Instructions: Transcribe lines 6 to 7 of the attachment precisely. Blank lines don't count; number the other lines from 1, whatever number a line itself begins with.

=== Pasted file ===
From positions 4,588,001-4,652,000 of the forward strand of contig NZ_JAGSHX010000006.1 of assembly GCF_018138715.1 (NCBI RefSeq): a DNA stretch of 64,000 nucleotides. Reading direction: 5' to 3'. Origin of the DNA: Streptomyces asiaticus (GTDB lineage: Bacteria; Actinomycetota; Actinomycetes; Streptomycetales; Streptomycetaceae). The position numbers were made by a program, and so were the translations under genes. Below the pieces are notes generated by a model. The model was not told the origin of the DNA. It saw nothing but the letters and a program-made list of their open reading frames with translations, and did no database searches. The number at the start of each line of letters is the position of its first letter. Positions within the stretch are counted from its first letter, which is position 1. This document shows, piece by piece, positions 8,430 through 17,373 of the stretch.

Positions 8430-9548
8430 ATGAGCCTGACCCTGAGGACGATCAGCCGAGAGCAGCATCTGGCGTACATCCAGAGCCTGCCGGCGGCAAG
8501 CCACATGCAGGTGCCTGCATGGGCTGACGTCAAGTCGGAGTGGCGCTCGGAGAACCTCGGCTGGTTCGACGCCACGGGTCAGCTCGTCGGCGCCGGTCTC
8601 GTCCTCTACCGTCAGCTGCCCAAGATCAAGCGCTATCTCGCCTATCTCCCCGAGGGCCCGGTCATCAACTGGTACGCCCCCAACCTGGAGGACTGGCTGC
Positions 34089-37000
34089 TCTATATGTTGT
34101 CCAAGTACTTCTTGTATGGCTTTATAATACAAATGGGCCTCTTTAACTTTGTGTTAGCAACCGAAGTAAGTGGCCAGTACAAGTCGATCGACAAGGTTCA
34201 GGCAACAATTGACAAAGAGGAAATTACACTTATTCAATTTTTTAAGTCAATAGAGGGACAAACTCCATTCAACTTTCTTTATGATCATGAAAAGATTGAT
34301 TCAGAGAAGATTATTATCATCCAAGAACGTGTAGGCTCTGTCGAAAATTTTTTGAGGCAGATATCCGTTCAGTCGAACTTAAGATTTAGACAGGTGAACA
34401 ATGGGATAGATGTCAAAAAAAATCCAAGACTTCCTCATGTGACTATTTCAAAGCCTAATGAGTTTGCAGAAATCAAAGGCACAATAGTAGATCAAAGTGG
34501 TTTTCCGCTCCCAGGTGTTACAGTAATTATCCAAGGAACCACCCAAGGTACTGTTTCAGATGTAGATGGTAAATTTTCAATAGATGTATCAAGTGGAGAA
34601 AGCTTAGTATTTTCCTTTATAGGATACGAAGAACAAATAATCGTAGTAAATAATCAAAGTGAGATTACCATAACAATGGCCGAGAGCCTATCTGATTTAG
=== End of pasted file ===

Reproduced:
Positions 34089-37000
34089 TCTATATGTTGT